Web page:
He is hoping that when he has occupancy data to back up his case, more housing associations and councils will be interested in the model.

Zero energy bills

The timber frame houses are built according to passive house principles, though are not validated as such due the cost of doing so, versus the benefits.

Each monopitch roof sports 8kW of integrated photovoltaic panels. Over a year these generate surplus energy, providing an income from a feed-in tariff, as well as giving the occupants free electricity. Total energy demand is about 12 per cent of a conventionally built home. Beneath the solar panels is a galvanised steel sheet that laps over the timber frame.

They sit on a concrete slab, unlike the prototype, which was constructed using the box beam method with a suspended timber floor. Peters says concrete is more durable, with more thermal mass and has a lower maintenance requirement, although with a greater carbon footprint.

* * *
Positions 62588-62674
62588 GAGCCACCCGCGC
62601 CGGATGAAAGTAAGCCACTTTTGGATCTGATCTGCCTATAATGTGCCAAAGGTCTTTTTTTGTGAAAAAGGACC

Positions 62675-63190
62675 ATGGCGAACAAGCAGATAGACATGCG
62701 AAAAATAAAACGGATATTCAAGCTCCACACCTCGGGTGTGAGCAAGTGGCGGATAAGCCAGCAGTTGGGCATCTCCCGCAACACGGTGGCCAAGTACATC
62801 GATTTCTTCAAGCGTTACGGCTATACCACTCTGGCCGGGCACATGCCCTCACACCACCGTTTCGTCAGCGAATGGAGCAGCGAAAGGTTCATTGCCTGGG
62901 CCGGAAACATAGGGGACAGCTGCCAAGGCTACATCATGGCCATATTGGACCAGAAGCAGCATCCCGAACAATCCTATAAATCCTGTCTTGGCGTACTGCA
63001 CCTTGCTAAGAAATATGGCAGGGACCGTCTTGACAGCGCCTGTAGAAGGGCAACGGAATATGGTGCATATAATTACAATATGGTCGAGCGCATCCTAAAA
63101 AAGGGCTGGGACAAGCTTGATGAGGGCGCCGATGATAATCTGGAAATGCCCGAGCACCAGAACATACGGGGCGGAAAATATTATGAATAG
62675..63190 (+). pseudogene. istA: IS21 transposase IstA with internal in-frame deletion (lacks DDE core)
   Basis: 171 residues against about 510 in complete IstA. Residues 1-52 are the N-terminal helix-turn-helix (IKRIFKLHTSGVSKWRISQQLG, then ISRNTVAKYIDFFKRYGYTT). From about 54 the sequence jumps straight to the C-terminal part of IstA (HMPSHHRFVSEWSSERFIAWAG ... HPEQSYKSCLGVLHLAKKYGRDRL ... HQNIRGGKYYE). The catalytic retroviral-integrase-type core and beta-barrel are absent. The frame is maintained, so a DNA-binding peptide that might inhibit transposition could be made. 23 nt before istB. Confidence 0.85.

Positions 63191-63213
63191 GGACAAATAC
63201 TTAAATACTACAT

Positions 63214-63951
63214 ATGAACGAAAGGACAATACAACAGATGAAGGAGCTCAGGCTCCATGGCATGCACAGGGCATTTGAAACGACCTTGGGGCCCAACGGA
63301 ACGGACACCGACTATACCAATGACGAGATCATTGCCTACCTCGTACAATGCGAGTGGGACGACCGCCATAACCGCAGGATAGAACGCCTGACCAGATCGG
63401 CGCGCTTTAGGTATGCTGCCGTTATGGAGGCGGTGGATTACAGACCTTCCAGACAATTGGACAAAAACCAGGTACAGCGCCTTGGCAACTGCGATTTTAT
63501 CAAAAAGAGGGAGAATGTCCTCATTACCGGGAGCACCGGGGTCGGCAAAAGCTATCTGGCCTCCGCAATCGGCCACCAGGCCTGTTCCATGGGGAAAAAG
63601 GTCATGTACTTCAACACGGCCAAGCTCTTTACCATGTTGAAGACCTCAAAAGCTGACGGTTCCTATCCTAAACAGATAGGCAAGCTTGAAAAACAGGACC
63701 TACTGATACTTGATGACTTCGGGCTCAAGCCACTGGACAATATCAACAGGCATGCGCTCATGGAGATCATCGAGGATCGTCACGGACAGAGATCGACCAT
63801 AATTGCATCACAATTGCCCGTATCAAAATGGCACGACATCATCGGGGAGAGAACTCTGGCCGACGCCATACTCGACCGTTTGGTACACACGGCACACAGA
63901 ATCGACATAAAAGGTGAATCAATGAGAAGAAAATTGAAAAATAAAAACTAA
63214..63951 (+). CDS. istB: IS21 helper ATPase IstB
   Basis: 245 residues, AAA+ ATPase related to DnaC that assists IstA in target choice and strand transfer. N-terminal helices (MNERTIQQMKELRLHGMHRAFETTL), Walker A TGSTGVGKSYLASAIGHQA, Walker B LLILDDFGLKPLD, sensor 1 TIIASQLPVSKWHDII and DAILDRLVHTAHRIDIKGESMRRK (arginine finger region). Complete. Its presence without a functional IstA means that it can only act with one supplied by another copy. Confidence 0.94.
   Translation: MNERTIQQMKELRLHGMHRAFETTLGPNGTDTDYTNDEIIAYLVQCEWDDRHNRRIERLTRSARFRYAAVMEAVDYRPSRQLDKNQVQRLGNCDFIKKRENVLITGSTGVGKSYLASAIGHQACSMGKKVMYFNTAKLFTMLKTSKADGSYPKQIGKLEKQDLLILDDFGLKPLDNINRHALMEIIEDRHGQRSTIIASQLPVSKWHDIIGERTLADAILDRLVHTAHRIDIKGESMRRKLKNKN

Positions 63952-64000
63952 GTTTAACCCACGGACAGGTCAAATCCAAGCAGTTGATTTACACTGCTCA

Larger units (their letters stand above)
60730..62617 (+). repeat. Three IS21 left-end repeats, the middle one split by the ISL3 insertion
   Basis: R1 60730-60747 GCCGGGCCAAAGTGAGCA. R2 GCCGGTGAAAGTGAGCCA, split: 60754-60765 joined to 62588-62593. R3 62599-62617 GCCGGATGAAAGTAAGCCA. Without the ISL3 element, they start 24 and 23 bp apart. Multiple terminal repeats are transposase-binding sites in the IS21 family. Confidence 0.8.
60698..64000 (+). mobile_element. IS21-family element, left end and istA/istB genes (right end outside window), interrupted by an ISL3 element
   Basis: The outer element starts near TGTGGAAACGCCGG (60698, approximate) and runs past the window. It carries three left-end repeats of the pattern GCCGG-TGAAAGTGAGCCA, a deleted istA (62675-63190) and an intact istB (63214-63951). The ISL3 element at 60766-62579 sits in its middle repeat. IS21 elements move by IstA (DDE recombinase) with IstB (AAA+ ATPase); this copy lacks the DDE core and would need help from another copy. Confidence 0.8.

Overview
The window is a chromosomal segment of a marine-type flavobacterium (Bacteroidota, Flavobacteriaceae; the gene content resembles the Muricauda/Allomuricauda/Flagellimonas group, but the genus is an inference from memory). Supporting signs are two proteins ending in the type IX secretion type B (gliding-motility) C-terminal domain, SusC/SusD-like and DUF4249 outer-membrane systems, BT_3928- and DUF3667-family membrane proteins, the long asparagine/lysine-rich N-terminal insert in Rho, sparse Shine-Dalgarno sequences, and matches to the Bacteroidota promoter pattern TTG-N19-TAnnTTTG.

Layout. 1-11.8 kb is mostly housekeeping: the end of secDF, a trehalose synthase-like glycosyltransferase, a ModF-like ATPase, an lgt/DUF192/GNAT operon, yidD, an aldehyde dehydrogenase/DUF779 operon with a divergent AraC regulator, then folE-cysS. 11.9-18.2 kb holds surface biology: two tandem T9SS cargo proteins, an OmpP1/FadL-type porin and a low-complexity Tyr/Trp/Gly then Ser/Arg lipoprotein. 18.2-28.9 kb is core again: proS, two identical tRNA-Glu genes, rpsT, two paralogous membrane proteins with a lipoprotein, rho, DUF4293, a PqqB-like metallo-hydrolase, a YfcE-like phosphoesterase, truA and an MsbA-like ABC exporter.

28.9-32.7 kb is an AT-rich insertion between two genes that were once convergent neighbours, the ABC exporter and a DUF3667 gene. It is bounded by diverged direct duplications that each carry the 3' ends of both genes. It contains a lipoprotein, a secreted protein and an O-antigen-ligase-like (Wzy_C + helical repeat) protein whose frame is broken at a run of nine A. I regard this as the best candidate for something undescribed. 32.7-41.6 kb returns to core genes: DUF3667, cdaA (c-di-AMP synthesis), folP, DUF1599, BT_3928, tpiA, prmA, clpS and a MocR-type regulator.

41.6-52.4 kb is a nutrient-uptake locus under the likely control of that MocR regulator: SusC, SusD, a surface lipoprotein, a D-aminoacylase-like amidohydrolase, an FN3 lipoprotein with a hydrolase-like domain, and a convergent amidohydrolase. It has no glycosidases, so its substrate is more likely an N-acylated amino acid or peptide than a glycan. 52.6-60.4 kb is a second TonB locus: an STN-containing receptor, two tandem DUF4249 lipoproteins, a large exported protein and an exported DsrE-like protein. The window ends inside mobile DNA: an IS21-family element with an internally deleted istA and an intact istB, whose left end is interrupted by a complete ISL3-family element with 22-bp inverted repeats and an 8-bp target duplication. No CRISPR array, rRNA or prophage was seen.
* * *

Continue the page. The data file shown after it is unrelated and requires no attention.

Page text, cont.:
The windows are double, not triple-glazed, to keep costs low as Peters believes that the incremental benefit of the extra pane of glazing is cancelled by the cost in the mild local climate.

The insulation is all 27cm of recycled newsprint pumped into the cavity. This type of eco-insulation is in general the most economic and ecological. The paint is clay-based – breathable and with no off-gassing. Although more expensive per litre, it requires fewer coats on bare plaster.

The houses all come fitted out with the most efficient washing machine, condenser drier, kitchen, water-saving bathroom with occupancy sensors in areas such as toilets, internet connection, Wi-Fi and an outside socket for charging an electric vehicle. There are LED lights throughout.